However, things were not to remain that way and I received word from Vincenzo Penteriani that he would not be able to attend. This was soon followed by a similar message from Jan van ’t Hoff. Both of these came as real blows since I, and many of the conference attendees had been looking forward to learning about their work.
Since I couldn’t bear the thought of having twenty minute gaps in the programme I began searching for willing volunteers to fill in at very short notice. Thankfully Aniko Zolei stepped in at the last minute and gave a presentation on Tawny Owl population demography.
This filled one gap and, since the other space was after David Ramsden’s talk, and I knew that he might not mind running over a little, I didn’t worry about it too much, I could always start a discussion with the delegates.
Michael Wink gave the opening presentation and, not surprisingly, we were all left hungry for more information.
Birger Hornfelt described his rather worrying findings that vole populations across Northern Europe are declining, posing new problems for the predator species that rely on them, and indeed for those of us trying to conserve them. The reasons for these declines do not appear to be thoroughly understood but may be related to climate change and agricultural practice.
Akos Klein gave an interesting presentation on his research into survival rates of barn owlets reared in boxes compared to those that have access to a large area inside a building. His result might make us all wish to look more closely at box designs and locations.
Chris Sperring came as something of a breath of fresh air when he threw himself into his presentation with all the passion of a stage actor. The subdued scientific minds in the room were suddenly shaken into life and everyone seemed to enjoy the change of pace while being given much to consider as to the role of local people in species conservation and monitoring.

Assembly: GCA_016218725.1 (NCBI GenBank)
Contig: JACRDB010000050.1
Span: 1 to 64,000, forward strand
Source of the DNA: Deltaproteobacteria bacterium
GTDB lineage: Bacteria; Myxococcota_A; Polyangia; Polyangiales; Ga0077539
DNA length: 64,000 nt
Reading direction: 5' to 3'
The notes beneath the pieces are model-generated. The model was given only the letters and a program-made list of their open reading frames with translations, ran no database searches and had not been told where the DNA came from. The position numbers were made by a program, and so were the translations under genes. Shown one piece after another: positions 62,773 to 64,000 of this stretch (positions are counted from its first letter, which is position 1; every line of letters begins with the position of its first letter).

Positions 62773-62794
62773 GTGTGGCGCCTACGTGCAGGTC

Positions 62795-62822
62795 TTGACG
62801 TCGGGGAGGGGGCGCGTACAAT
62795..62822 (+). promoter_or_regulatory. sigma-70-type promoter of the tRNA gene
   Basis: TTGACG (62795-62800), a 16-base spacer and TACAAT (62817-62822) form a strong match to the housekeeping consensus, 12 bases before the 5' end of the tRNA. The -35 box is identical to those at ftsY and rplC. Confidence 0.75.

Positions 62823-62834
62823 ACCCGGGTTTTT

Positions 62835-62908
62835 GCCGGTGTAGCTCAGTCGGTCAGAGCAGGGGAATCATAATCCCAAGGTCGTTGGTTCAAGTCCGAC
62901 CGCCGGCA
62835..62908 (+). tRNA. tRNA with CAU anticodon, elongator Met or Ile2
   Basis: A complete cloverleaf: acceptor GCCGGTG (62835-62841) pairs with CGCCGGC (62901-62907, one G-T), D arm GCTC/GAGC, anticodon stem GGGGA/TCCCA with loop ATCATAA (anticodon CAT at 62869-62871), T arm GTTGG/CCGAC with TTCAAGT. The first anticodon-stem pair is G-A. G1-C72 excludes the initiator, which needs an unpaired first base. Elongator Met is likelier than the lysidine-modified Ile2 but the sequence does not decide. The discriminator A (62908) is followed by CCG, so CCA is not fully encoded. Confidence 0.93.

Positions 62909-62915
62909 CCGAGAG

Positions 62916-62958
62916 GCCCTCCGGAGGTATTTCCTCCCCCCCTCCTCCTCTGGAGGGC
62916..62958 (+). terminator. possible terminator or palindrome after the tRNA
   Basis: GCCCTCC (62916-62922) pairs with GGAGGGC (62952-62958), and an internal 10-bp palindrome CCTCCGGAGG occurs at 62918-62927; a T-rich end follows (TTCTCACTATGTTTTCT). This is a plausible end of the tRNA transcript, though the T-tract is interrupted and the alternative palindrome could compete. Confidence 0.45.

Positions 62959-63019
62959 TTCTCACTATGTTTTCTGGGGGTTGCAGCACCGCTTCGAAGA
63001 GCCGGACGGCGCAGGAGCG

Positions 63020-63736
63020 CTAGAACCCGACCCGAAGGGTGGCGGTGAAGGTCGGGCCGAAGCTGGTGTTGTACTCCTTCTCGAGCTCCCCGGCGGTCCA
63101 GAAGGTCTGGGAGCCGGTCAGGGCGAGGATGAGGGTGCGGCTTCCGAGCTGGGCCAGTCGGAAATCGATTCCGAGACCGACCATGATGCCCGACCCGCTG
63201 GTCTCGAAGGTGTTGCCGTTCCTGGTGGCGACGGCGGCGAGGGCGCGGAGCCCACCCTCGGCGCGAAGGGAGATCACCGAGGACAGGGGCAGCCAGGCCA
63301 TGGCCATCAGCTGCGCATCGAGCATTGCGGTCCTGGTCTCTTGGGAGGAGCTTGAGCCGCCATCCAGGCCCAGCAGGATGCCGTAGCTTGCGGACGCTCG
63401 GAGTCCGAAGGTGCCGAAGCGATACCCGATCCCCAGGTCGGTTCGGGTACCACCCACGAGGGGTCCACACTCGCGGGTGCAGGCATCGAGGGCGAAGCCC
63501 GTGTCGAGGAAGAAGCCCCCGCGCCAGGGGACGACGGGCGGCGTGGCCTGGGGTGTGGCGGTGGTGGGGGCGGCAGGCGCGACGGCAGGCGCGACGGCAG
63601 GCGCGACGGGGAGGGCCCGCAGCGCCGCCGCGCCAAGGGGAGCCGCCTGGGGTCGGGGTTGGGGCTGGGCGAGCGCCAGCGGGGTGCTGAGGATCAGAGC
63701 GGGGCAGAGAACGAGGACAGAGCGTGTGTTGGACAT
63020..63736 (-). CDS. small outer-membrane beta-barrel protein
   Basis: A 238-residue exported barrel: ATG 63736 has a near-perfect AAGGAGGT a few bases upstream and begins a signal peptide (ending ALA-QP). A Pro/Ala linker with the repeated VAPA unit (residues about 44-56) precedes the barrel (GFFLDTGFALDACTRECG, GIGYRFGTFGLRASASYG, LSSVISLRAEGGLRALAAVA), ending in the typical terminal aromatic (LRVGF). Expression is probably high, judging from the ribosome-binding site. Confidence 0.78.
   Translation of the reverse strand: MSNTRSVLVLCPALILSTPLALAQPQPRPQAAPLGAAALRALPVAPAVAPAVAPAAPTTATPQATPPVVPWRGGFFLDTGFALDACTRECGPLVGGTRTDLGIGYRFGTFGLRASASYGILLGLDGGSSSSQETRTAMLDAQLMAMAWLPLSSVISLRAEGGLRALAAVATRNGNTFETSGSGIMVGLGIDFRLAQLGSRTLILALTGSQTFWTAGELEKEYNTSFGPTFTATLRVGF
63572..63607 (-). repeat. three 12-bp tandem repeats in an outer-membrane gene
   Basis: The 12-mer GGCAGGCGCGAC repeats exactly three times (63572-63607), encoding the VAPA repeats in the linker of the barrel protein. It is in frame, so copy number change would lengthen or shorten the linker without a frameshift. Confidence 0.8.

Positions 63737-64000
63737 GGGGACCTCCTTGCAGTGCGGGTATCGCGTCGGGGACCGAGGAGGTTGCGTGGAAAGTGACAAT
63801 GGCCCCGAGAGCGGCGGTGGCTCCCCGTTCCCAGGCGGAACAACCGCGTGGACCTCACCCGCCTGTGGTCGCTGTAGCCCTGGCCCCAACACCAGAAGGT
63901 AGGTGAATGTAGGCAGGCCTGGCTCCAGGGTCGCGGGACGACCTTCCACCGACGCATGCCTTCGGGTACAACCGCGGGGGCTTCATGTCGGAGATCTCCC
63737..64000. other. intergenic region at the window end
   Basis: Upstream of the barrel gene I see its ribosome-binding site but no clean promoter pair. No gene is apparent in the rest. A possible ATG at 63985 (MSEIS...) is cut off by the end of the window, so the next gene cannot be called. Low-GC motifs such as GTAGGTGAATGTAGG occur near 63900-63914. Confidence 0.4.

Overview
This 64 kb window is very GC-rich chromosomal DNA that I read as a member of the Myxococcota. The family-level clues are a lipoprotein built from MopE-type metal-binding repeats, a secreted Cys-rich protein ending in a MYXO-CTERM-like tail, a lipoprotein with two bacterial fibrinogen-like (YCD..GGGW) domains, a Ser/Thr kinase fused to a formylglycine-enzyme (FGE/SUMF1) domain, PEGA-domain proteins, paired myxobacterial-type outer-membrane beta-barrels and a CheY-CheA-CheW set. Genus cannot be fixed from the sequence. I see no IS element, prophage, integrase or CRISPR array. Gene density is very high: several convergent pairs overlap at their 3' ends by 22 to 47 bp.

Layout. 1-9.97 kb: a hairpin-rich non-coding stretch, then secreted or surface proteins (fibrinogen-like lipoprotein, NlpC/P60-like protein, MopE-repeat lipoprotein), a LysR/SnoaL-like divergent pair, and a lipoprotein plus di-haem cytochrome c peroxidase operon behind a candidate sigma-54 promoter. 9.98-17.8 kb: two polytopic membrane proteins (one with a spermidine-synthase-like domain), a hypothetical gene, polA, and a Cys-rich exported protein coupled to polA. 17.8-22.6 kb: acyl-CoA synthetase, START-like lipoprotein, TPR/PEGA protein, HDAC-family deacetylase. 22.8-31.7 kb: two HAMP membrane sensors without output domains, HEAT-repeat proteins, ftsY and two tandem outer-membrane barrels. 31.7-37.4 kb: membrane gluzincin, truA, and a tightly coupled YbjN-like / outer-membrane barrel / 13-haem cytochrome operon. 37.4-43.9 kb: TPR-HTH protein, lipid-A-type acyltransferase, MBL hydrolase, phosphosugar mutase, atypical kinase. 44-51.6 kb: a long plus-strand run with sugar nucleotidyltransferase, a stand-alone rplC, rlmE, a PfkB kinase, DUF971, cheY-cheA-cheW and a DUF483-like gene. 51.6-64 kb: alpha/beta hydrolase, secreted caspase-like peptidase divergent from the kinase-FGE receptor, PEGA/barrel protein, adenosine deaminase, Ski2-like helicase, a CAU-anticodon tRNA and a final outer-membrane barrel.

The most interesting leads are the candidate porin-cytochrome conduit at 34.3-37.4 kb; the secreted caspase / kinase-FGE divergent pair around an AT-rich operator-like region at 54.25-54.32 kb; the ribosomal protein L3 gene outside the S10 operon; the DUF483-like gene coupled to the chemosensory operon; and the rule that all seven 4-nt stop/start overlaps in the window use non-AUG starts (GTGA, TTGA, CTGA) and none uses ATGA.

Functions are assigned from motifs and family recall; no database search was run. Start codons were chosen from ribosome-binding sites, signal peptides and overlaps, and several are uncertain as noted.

Chris’s talk, together with that of Virginia Escandell, who discussed the changes in survey methodology that were required in order to attract and retain volunteer surveyors, meant that the symposium had a pleasing focus on community based conservation.
It was quite fortunate that the “spare” session did come after David Ramsden since I think that he would have quite happily filled an entire symposium, but he professionally engaged the group and was asked some very interesting questions about his research.
Peter Sunde rounded off the day with an account of his work on Tawny Owls from the angle of using information gathered about a common species, as a model for work on endangered owls.
Those present were congratulatory on the success of the symposium and I felt that all of the effort had been well worthwhile.
All in all, I think that WOT’s attendance at the ECCB was a sound move with respect to raising the profile of the Trust in the scientific sector. It has taken a great deal of hard work, patience, diplomacy and personal dedication to put the Trust in this position. There is still much to be done but I hope that those working relationships that I forged with other organisations will continue and provide WOT with a good footing to further their work.
|World Owl Trust
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The World Owl Trust is a member of the British and Irish Association of Zoos and Aquariums (BIAZA) and the European Association of Zoos and Aquariums (EAZA). The Trust relies on a dedicated membership, visitors, donations and legacies.